When you have so much power under your foot, you need to control it! There is absolutely nothing wrong with the car but that it is powerful. Love these rocket starts without wheel slip with only half pressed gas pedal.

I see it more like learning a new musical instrument. These things do not play by themselves. Same here: new car + more power = needs training.
 
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I haven´t had any of those problems and my rav4 2006 already has 8000 miles , and i use it a lot on bussiness trips i´m always on the road and it runs great

Lou 8)
 
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No problems here whatsoever....1000miles already and it's still a perfect mechanical marvel. :D


 

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Now that you mention it, the throttle is strangely sensitive. Feels like the spring is too tight, so you give it extra pressure just to get it moving. 9 times out of 10, the pressure is too much and the vehicle lurches. You can get used to it, but it takes practice.

I don't agree with those who say it's a result of 'all that power'. We had a G35 for three years and that had a bit more power than the Rav4. The throttle was very smooth and it was easy to drive it slow without jerking the car around. And the 'well Infiniti is more expensive car' doesn't hold any water. My Rav4 is only $900 less than the Infiniti.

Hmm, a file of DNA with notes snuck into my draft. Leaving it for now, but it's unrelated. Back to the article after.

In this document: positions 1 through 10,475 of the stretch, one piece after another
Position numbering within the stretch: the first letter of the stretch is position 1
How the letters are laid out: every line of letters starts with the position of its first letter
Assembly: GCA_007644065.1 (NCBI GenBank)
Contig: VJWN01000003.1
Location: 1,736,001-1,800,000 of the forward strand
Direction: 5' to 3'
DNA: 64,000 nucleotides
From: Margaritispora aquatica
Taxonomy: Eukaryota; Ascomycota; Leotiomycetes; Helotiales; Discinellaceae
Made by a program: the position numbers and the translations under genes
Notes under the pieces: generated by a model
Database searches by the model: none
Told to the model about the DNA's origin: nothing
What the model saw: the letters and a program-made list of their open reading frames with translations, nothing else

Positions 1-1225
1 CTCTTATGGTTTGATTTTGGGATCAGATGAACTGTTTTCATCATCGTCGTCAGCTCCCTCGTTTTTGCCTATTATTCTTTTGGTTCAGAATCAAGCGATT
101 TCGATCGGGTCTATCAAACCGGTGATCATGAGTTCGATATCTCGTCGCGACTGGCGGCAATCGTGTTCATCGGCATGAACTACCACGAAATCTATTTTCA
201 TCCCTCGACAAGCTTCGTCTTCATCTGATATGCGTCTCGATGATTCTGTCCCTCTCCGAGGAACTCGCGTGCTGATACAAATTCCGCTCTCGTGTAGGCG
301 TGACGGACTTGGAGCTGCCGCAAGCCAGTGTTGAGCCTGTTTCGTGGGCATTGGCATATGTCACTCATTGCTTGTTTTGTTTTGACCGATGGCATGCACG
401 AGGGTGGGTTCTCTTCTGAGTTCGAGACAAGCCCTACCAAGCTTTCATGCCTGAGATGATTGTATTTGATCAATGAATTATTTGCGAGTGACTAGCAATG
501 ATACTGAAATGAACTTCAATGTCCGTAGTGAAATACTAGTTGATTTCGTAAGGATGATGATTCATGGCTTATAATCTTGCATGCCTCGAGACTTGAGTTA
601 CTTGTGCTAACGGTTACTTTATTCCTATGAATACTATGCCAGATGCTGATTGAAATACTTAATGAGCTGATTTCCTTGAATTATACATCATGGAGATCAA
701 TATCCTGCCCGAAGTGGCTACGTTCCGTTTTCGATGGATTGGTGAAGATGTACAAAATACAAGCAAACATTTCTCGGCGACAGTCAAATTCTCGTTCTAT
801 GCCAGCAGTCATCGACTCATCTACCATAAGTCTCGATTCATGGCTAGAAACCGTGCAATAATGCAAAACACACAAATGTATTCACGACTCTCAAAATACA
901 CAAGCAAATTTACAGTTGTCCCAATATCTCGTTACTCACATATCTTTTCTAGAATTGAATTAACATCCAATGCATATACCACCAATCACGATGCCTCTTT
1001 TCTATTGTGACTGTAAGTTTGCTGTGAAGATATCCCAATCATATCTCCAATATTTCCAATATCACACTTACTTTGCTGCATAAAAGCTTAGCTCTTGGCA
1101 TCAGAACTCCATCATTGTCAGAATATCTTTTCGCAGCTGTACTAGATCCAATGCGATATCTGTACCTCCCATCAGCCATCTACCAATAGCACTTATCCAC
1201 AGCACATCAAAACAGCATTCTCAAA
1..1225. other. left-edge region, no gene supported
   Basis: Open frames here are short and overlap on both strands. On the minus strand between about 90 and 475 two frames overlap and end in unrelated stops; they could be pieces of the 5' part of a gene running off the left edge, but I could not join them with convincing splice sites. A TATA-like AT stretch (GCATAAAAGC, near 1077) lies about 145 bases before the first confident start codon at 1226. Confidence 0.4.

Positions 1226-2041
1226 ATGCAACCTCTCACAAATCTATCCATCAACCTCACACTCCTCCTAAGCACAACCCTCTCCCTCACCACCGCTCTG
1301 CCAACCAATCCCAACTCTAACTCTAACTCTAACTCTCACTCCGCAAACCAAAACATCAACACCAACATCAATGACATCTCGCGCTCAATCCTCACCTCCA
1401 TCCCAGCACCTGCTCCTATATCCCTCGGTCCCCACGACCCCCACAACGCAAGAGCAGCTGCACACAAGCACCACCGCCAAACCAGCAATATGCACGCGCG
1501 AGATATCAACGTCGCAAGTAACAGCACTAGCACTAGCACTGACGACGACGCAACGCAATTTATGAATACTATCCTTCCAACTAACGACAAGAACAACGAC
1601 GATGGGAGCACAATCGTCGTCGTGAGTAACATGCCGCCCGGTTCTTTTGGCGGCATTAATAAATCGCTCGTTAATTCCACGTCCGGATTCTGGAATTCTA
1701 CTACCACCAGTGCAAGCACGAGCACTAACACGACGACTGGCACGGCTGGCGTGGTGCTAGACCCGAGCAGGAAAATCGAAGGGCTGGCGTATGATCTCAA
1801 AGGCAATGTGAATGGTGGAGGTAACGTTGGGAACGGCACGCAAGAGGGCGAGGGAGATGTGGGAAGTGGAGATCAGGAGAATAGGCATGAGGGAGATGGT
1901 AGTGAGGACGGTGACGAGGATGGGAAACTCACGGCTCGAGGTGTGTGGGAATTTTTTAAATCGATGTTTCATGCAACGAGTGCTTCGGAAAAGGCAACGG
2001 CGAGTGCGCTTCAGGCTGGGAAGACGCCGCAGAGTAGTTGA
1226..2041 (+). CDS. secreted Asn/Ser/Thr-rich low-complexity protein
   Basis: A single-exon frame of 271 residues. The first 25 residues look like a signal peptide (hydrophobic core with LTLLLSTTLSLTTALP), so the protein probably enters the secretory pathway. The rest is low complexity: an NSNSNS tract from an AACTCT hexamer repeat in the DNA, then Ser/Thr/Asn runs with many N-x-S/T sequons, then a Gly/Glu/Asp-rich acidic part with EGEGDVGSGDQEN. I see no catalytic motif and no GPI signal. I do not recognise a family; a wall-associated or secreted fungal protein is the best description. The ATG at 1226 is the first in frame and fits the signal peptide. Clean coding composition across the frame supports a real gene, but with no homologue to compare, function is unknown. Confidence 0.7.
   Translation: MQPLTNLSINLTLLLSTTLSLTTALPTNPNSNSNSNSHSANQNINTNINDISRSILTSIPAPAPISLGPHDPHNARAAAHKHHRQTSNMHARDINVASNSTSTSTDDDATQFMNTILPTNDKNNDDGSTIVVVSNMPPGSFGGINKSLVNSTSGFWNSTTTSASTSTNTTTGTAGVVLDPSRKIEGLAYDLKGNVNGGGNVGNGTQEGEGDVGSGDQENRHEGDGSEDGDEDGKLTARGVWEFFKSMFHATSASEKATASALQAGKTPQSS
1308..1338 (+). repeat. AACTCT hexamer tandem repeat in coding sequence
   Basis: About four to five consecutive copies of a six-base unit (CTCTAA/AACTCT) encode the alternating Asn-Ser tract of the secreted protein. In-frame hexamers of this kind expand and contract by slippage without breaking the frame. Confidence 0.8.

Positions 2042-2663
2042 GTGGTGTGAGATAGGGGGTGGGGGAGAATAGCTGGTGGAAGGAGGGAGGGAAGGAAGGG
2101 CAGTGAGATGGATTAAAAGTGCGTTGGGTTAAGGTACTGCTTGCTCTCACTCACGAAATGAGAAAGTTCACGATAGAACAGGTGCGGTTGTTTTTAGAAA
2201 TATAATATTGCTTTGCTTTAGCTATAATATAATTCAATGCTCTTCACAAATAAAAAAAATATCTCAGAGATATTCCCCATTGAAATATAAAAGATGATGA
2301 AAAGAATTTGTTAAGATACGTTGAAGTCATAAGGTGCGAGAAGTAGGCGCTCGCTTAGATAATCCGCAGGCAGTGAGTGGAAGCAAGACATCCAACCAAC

That last point leaves something to be desired. There are several very well engineered cars out there in the low $30K. As quick and versital the Rav4 is, it doesn't hold a candle in terms of materials, features and general asthetics. All weekend I've switched from getting in the Rav4 Sport and our Saab 9-3 Aero. Night and day difference, yet the lease payments are exactly the same. Again, if I was paying $23 for the Rav is one thing, but when it gets over $30K you start to wonder what your getting for your money.